The problem outlined by Fraser is a very old one. It was given its classic enunciation by Thomas Paine in a pamphlet addressed to the American colonists in 1776 urging them to sever their connection with Britain:

‘Because, any submission to, or dependence on Great Britain, tends directly to involve this continent in European wars and quarrels; and set us at variance with nations, who would otherwise seek our friendship, and against whom we have neither anger nor complaint’.

Henry Reynolds is an Australian historian.

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Henry Reynolds is an eminent Australian historian.

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8 Responses to HENRY REYNOLDS.- When will we see a cost-benefit of our meddling in the Middle East?

  1. John Battye says:

    The “Cost-Benefit Dividend” that was supposed to come from “meddling in the Middle East” never came because the Anglosphere never finished the Job. Factors which came together to stop that Job being finished were:
    (1) UN interference – courtesy of the Islamic dominance in the General Assembly and in various UN quangos involved in “refugee-ism”,
    (2) the “Islamophobia” lobby,
    (3) the “anti-Racism” and “multicultural” lobby,
    (4) failure to “internationalise” the production and supply of Oil and strip its control from the producing countries,
    (5) failure to close down the skies over the Muslim Middle East and North Africa,
    (6) failure to exclude Russia & China from the Middle East,
    and so on.

  2. Kien Choong says:

    I’m curious why none of the think tanks (e.g., Lowy Institute) or national security colleges (e.g., in the ANU) have done the sort of cost-benefit analysis that H Reynolds rightly calls for. (Or have I missed them?) Even a ball park estimate (pending a more rigorous assessment by a future Parliamentary inquiry) would be useful.

  3. John Salisbury says:

    This piece deserves publication in all major newspapers.

  4. Gavin O'Brien says:

    Henry, a wonderful critique which I wish our politicians and the Heads of Defense at Russell would read and digest .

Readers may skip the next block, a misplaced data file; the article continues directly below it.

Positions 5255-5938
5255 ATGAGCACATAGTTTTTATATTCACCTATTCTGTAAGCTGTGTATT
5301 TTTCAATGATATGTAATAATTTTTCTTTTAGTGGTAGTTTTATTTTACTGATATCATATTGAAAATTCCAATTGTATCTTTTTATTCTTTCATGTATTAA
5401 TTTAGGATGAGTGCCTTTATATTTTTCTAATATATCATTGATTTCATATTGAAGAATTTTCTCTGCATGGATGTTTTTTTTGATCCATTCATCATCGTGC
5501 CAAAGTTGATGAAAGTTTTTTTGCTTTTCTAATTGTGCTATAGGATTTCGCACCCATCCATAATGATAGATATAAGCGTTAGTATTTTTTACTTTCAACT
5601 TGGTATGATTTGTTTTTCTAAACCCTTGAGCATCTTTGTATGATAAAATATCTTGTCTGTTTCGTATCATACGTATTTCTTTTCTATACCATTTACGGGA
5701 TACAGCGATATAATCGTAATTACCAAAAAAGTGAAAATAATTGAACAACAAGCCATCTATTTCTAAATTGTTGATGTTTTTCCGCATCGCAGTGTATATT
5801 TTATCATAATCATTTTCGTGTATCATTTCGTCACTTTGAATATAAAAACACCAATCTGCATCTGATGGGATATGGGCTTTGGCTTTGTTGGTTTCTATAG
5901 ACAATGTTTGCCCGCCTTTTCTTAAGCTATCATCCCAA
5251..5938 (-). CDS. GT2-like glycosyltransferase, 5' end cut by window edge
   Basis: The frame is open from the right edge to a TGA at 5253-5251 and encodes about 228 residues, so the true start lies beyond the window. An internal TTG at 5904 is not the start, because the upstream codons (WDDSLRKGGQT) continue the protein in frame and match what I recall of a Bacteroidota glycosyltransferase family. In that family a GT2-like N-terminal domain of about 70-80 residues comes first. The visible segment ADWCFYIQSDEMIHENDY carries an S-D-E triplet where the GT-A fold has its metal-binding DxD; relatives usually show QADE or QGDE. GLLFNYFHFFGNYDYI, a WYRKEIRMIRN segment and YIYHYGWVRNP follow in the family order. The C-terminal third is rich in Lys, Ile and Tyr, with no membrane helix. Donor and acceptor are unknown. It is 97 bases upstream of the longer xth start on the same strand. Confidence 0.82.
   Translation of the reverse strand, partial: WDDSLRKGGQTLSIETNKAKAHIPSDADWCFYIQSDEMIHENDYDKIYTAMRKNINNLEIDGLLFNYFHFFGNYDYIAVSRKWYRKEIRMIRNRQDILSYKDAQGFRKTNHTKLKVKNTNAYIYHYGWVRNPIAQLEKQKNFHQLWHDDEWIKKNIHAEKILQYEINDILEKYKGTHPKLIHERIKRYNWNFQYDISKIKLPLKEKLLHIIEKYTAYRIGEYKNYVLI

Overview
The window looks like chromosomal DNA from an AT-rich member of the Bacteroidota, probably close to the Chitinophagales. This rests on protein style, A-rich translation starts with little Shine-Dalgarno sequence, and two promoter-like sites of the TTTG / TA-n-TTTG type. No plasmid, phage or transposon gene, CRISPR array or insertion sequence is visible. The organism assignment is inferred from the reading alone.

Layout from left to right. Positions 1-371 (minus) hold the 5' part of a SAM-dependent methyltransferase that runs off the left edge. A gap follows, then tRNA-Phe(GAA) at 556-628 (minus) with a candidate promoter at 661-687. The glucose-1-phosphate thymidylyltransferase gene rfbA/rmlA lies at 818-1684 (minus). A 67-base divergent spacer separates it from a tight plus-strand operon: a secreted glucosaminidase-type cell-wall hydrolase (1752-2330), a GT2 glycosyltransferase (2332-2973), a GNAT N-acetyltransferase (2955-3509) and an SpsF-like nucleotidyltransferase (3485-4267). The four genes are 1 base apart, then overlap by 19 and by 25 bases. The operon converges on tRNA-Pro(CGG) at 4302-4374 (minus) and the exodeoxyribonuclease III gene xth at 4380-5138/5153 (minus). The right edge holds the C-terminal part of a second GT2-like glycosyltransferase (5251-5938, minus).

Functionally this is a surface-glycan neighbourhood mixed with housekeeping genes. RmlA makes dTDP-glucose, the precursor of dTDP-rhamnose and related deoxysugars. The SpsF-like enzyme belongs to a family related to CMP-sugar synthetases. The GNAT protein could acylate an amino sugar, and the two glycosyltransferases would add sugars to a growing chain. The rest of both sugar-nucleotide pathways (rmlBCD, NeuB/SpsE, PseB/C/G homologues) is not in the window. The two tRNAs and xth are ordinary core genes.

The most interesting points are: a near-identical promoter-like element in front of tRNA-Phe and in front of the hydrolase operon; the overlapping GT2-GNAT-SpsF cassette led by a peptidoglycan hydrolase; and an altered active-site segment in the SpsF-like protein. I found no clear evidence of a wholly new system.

As a keen follower,(and with pride a teacher of history for over three decades) , I had the misfortune of being called up to serve in the Army as a conscript in the latter part of the Vietnam war. I witnessed our involvement in the United States ‘adventures’ at first hand. Misled by the propaganda of the time, that we were holding back the Communist hodes,it was not until our defeat in 1975 that I started to question why we had been there. I was fortunate while there, to learn about the long history of Vietnamese culture, unlike most of our troops.
    Like many who served, I suffer psychological and physical problems. The cost will be magnified greatly in future years as veterans of subsequent conflicts in Australia was involved seek help – often decades later . Be warned young veterans reading this, the path to repatriation through the DVA is strewn with red tape. Many have given up! Too many by suicide.
    Henry, from the Boer Wars to the present, Australian Governments have been keen to demonstrate to our ‘great and powerful friends’ , how keen we are to support without question, their wars. I cringe at this time of year when the pollies start spruiking about the ANZAC Legend. If my experience is any guide and in view of what we are learning about alleged war crimes in Afghanistan, the whole saga is a myth.
    There was no Inquiry into Vietnam, there should be, there has been no inquiry into Iraq or Afghanistan and there is a crying need for one.
    I hope , pray and indeed plead for the sake of our serving Service men and women, please don’t send them as ‘cannon fodder’ to another senseless war. The Taxpayers will be paying for your stupidity for at least a generation afterwards.

  5. Kevin Bain says:

    PS. ADF troops were quietly withdrawn “temporarily” from Afghanistan and Iraq last week due to the virus. Perhaps they won’t return, and it’ll be time for a reckoning.

  6. Kevin Bain says:

    I completely support the call for a summative assessment and accounting for Australia’s recent wars. Our arrogance is such that we still can’t face the music with a Chilcott-type inquiry into the Iraq invasion. The Three Trillion Dollar War book by Joseph Stiglitz received a lot of US attention, with its sheer numbers but I presume his were the US costs, which is different to Prof R’s concerns. A BCA here would inevitably become a monetisation of decisions reflecting ethical judgements and arguable weightings of the effects on internal and external participants, with the benefit of hindsight ie. a foggy conclusion. (Our current situation shows big $ are no longer scary anyway!)

    So framing it as a cost-benefit analysis in the widest sense sounds like a mistake. If there is to be a changed awareness, it won’t be because of an accounting statement, but historians and writers who can reach people’s inner selves, just as Prof R has done so much to change the thinking about our frontier wars, the role of Chinese migration, Mabo etc. and it is bearing fruit.

    • John Battye says:

      COVID19 is about to thoroughly discredit and bury forever the “Black-Armband” perspective / interpretation that Henry R has given to us concerning our “frontier wars”, the role of Chinese migration, Mabo etc.

      Expect to see a return to Geoffrey Blainey’s “Three Cheers” perspective as the only viable and legitimate “take” on these issues after COVID19 has run its course.

      It is already discrediting Neo-Liberal Free Enterprise Market Economics, expect the same on these issues.

      • Kevin Bain says:

        An assertion without any attempt at an argument at all! Did you come to this website by mistake?